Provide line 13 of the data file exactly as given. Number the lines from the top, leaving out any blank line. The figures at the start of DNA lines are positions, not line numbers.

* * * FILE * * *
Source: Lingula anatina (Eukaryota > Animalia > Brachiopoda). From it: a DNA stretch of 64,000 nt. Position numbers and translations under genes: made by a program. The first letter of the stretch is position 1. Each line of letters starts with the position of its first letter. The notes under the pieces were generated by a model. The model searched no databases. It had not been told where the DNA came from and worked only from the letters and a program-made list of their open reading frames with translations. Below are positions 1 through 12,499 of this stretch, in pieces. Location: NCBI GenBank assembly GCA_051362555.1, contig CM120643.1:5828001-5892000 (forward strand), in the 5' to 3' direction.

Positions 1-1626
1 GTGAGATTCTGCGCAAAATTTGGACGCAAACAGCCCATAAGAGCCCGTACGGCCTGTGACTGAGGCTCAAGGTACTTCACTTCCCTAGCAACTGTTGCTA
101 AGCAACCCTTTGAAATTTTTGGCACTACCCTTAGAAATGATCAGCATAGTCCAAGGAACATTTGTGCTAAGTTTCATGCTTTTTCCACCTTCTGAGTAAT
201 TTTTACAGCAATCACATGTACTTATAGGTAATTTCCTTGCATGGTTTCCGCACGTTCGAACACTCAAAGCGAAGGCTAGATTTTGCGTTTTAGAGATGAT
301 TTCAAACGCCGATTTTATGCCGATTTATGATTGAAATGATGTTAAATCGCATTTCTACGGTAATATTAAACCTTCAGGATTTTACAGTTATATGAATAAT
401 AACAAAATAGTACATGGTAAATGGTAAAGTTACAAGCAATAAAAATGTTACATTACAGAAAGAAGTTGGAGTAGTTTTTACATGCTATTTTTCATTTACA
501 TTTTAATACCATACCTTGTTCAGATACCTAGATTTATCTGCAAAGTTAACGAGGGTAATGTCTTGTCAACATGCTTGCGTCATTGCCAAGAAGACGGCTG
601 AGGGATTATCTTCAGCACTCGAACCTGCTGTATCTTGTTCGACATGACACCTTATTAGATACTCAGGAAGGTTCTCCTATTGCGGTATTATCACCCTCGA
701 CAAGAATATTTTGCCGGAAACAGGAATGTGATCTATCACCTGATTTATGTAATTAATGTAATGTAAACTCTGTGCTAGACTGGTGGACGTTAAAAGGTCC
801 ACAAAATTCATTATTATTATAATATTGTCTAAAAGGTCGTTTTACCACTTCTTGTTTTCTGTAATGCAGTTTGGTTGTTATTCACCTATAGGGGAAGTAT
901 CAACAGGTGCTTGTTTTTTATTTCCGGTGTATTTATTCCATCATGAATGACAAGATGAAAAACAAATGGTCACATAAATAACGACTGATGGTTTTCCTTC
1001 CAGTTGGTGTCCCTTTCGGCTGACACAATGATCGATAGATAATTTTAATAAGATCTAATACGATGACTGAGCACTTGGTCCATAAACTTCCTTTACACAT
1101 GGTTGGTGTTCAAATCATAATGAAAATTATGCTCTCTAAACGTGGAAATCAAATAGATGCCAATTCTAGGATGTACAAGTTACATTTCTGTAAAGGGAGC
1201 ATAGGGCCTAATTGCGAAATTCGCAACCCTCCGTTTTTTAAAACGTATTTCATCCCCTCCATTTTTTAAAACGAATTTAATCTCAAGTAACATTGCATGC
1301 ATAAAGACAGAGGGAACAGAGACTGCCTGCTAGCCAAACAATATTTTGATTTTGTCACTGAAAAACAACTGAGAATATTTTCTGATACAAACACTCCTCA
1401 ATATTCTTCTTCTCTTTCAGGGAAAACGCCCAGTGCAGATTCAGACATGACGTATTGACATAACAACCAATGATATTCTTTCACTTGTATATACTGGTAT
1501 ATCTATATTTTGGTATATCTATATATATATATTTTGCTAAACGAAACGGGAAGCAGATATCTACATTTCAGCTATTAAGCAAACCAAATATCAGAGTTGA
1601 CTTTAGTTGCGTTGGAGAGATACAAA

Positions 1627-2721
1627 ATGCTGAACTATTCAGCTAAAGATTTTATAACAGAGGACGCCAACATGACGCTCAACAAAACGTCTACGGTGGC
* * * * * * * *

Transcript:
1001 CAGTTGGTGTCCCTTTCGGCTGACACAATGATCGATAGATAATTTTAATAAGATCTAATACGATGACTGAGCACTTGGTCCATAAACTTCCTTTACACAT